WASHINGTON, D.C. – The local commercial broadcast television and radio industry generates $1.17 trillion of Gross Domestic Product (GDP) and 2.47 million jobs through direct and stimulative effect on the American economy, found a new study by Woods & Poole Economics with support from BIA Advisory Services.
The analysis examines local broadcasting’s impact on the economy through direct employment, its ripple effect on other industries and as an advertising medium for messaging consumers. Local radio and television’s influence on the national economy as well as all 50 states and the District of Columbia is broken out in the study.
“America’s local broadcast radio and TV stations play a unique role in every community across the country. They keep citizens informed with local news, viewers entertained with the most-watched programming and families safe with lifeline emergency information,” said NAB President and CEO Gordon Smith. “But broadcasting plays a pivotal economic role as well, creating hundreds of thousands of well-paying jobs while helping hometown small businesses reach local consumers through advertising.”
The study found that direct employment from local commercial broadcasting, which includes jobs at local television and radio stations as well as in advertising and programming, is estimated at more than 318,000 jobs, generating more than $53 billion annually in economic impact. Broadcast television accounts for over 188,000 of these jobs, as well as more than $31 billion in GDP, while broadcast radio provides over 130,000 jobs that result in more than $21 billion in GDP.
Of the 318,000 jobs provided through direct employment, about one-third are tied to industries supporting local broadcasting.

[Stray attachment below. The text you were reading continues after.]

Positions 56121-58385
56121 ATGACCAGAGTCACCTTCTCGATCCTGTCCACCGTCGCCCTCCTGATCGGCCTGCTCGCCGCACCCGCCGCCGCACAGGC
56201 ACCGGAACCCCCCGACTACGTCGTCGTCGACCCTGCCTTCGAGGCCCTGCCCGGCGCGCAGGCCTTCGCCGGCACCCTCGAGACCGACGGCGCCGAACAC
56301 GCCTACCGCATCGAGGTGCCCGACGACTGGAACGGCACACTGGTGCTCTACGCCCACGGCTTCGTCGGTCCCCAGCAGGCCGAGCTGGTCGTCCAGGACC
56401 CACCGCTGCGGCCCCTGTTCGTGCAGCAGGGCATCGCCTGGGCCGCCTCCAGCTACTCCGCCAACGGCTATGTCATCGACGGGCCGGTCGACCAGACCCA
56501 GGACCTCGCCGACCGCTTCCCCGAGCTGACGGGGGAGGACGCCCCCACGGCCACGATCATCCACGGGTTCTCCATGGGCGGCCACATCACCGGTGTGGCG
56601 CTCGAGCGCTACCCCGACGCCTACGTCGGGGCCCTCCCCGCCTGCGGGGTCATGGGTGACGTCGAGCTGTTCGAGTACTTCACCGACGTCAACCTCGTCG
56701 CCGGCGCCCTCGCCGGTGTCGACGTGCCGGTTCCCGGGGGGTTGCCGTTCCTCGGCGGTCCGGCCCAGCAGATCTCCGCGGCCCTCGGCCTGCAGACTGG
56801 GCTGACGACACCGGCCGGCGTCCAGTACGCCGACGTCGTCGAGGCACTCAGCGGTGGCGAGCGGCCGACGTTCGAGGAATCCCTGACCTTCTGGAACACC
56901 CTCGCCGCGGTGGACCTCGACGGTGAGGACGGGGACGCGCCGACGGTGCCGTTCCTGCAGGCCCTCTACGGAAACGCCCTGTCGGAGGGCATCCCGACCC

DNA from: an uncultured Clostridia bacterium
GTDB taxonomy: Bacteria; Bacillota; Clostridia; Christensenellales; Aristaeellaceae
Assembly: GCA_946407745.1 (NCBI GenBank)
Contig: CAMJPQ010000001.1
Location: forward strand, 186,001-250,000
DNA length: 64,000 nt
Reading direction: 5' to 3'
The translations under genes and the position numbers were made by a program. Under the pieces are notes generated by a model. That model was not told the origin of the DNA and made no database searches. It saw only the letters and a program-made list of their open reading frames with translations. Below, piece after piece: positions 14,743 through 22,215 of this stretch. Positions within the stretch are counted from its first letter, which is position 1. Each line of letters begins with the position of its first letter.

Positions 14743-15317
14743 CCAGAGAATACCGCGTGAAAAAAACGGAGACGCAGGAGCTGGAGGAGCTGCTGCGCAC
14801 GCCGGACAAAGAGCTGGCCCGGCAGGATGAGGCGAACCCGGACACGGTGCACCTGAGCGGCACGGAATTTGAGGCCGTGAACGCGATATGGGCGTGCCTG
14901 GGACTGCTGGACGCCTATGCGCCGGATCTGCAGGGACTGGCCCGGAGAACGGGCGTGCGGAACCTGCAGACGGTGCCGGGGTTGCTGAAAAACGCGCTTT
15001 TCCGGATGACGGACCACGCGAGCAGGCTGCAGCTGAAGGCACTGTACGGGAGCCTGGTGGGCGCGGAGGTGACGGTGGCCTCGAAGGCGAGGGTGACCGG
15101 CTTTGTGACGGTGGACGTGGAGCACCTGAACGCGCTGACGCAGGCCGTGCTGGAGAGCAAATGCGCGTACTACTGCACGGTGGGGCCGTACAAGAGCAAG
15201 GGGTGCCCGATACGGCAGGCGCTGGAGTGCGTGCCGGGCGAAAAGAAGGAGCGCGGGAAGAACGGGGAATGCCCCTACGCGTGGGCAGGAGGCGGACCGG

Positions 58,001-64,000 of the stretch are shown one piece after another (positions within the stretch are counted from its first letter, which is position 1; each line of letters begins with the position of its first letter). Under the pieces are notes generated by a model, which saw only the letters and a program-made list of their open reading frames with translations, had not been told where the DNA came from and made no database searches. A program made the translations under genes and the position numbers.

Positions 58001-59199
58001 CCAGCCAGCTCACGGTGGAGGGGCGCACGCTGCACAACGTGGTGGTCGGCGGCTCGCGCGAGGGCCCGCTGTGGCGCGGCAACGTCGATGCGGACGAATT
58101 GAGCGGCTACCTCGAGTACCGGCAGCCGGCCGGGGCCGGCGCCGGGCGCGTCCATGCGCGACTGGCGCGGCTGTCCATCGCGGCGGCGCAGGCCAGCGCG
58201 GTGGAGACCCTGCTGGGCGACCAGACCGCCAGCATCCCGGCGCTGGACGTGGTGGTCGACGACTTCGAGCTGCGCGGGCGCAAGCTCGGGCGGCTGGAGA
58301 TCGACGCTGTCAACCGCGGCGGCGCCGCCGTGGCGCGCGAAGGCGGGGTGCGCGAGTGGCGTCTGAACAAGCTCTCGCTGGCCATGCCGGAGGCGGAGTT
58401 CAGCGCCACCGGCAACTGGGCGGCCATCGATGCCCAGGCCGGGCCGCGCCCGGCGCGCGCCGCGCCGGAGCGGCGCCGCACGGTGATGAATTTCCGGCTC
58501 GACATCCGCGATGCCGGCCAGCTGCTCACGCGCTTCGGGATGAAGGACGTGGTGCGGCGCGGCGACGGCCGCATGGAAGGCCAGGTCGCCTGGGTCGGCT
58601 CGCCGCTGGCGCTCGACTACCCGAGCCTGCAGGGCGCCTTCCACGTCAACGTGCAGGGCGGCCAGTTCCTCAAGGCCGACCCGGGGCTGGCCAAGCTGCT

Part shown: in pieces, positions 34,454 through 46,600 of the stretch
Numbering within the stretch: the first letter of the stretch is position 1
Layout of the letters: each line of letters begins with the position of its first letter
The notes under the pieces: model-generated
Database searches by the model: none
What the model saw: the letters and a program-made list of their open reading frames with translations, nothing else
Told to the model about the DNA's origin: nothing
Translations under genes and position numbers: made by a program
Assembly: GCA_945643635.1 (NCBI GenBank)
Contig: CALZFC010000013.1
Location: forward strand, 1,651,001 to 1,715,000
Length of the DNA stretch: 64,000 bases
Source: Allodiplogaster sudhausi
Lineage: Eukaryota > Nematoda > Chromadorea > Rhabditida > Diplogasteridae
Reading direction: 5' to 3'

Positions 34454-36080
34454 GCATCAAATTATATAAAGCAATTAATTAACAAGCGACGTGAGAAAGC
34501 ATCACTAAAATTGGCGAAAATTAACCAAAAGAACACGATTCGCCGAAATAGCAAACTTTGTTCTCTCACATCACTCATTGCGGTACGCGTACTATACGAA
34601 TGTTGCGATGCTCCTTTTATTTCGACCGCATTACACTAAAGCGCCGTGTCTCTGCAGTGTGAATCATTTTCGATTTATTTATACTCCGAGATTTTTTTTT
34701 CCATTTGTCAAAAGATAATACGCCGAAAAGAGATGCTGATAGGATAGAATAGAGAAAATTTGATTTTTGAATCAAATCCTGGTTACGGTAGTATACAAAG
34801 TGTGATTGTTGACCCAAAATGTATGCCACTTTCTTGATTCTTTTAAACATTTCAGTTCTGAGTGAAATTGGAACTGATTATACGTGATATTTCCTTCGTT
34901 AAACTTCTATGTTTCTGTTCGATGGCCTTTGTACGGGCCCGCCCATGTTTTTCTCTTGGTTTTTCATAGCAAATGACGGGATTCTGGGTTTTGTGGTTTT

“Other industries are impacted by local television and radio broadcasting because they provide goods and services used in creating local television and radio broadcasting and advertising,” said the study. “Industries as varied as telecommunications, public utilities, manufacturing, transportation and retail trade provide inputs into the production of local television and radio broadcasting.”
The study also examined the ripple effect employment in local broadcast television and radio has on local economies through the consumption of goods and services by industry employees. Local broadcasting has a ripple effect on other industries of over $132 billion in GDP and more than 794,000 jobs, the report concluded.
“The income from local television and radio broadcast jobs flows through the economy creating additional jobs and income in various economic sectors,” said the study. “A job in local television and radio broadcast stations multiplies itself by helping create jobs in construction, farming, mining, state and local government and all other economic sectors. The workers in the industries supplying goods and services to local television and radio broadcast workers in turn consume goods and services.”